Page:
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What's the Big Idea?

Paul Hartigan, CEO, PharmiWeb Solutions discusses Big Data.You can’t escape the topic of Big Data at the moment. It’s everywhere – even the pharma sector has not escaped. Every conference and trade magazine seems to have Big Data speakers and articles. Like this one. But my purpose here is simply to explain what we mean by Big Data, and to provide a couple of real-world examples where it’s made a difference.

Whats the Big Idea
Put simply, Big Data is the name given to huge amounts, or sets, of data, that are difficult to collate and analyse using traditional database management techniques. Take the Large Hadron Collider (LHC) in CERN. Every second, 600 million particles collide in the LHC, and millions of sensors collect data from these collisions. Pretty much everything the LHC does is big, and generating data is no exception.  In fact it creates around 30 petabytes of data each year - a petabyte is 1015 bytes, or a million Gb. A petabyte is equivalent to 20 million 4 drawer filing cabinets filled with text. It’s big.  

The LHC team uses a sophisticated grid computing system to analyse this data, to see if any of these collisions have produced any interesting physics. That's another part of the broader definition of Big Data - all the tools needed to store, search, analyse, visualise and share the data. The thousands of physicists around the world working on the LHC data call upon such tools to structure and sift through this mass of data. The CERN team spent years before the LHC went live putting the organisational structure, teams, tools, techniques, culture - and mindset - in place to help achieve this. Making use of Big Data in itself is a big step.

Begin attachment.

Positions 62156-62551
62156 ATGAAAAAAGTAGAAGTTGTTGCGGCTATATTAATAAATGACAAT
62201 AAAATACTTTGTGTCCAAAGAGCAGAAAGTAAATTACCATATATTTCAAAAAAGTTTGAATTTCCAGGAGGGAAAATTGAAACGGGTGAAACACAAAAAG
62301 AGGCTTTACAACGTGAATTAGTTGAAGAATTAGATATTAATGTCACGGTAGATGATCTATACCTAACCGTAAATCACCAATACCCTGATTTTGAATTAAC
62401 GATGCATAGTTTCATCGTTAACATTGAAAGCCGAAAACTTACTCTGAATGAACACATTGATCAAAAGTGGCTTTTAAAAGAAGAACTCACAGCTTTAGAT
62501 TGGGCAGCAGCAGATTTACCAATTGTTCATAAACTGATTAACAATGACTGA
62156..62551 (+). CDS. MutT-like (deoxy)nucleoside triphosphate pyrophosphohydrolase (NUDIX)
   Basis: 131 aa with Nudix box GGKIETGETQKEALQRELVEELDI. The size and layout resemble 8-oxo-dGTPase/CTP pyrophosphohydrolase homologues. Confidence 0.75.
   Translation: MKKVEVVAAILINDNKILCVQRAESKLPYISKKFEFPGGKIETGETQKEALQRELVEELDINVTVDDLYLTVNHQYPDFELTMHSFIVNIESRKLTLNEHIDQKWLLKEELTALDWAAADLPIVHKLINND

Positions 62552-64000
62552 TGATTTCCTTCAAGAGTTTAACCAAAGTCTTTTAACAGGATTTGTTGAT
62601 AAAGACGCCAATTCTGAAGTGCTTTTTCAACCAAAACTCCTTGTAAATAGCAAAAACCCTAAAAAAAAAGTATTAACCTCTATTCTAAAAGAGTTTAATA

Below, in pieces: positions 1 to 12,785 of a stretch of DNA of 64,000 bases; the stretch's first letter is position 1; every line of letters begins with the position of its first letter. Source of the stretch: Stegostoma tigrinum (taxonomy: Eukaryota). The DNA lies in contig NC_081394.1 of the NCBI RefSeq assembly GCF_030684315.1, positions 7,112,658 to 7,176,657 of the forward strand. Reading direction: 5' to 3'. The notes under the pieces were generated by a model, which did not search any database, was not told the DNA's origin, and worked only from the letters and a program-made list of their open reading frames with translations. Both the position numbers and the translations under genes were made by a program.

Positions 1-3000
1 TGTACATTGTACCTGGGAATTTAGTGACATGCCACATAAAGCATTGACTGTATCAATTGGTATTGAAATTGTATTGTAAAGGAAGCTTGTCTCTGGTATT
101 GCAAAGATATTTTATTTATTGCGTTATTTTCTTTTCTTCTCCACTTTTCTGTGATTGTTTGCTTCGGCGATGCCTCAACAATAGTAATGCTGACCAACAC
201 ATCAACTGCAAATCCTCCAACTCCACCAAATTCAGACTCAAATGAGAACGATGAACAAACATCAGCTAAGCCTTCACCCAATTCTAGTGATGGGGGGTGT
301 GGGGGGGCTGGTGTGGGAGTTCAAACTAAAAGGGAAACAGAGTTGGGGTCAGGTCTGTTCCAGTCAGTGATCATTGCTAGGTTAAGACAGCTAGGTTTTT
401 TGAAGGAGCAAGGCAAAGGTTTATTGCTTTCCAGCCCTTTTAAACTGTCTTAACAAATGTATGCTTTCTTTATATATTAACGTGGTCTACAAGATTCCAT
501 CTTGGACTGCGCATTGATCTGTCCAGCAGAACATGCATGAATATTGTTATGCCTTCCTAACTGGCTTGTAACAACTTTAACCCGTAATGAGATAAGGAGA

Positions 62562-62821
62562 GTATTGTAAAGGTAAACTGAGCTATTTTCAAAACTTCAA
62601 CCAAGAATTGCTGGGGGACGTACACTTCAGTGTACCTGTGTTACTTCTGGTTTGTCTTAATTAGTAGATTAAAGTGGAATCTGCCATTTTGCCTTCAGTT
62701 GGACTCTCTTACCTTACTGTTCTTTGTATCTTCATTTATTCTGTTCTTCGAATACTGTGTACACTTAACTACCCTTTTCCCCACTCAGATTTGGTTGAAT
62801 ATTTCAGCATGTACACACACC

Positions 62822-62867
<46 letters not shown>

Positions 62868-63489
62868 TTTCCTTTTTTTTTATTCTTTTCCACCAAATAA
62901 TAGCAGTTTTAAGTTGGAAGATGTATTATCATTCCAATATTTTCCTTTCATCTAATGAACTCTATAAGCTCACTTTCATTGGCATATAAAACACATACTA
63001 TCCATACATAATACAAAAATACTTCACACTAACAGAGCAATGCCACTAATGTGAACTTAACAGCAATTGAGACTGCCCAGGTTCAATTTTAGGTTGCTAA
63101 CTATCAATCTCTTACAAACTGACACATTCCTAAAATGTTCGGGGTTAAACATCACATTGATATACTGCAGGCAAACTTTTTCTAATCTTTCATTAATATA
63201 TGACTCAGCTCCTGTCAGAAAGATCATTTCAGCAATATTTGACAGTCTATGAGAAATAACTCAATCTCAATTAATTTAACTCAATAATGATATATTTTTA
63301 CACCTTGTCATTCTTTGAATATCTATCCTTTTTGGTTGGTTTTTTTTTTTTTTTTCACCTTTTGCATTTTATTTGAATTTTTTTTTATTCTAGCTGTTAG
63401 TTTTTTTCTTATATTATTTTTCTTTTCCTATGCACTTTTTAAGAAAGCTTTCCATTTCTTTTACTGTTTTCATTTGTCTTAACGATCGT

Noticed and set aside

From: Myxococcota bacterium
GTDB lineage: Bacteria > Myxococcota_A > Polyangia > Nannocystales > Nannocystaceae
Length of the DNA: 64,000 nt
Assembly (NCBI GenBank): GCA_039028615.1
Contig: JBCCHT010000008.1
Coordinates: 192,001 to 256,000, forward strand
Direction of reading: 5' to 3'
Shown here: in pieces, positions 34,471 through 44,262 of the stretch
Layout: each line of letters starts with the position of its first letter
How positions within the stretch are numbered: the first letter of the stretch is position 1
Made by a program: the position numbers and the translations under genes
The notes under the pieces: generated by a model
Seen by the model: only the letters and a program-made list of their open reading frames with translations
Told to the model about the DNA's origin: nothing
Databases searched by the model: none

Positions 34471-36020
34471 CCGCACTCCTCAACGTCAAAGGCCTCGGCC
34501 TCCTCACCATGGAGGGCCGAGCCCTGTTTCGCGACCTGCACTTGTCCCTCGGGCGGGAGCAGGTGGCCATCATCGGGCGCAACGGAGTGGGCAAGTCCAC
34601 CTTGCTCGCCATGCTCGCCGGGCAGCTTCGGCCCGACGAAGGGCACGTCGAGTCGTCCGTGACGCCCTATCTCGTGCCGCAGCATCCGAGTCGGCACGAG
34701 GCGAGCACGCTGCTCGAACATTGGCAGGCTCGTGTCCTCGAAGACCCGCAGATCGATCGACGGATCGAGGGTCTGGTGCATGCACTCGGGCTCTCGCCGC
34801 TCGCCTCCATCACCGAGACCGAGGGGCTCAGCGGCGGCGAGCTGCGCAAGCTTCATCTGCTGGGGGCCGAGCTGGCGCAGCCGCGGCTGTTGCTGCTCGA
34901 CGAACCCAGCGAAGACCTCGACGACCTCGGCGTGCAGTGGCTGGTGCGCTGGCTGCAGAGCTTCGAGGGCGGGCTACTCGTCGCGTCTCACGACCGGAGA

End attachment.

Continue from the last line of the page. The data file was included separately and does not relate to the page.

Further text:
Now, in the pharma sector, we may not be looking to unlock the secrets of the universe, but curing disease and improving the well being of patients are equally worthy ambitions, involving processes that create huge amounts of data. Think of areas such as R&D, clinical trials, marketing, pharmacoeconomics, and pharmacoepidemiology - and the floods of data that they produce. Some of this data will already be siphoned off and analysed conventionally. But a Big Data mindset means looking at the data we would normally discard, to see what secrets it might reveal.                    

Take a real example. Washington Hospital Center (DC) was concerned about the number of A&E patients who were readmitting after treatment. They called in Dr. Eric Horvitz from Microsoft Research, who built a model to collect and interpret the data from the records 300,000 patients, over a 9 year period, with 25,000 variables in the dataset. The analysis resulted in many useful findings, some perhaps not too surprising, such as a patient stay of over 14 hours being a red flag for readmission. Others were baffling - a mention of the word 'fluid' anywhere on a patient's chart indicated an above average chance of readmission. These findings helped form the platform for a readmissions manager software application that helps doctors create a readmissions forecast and management plan for the benefit of the individual patient.   And that is a Big Idea.

18th September 2013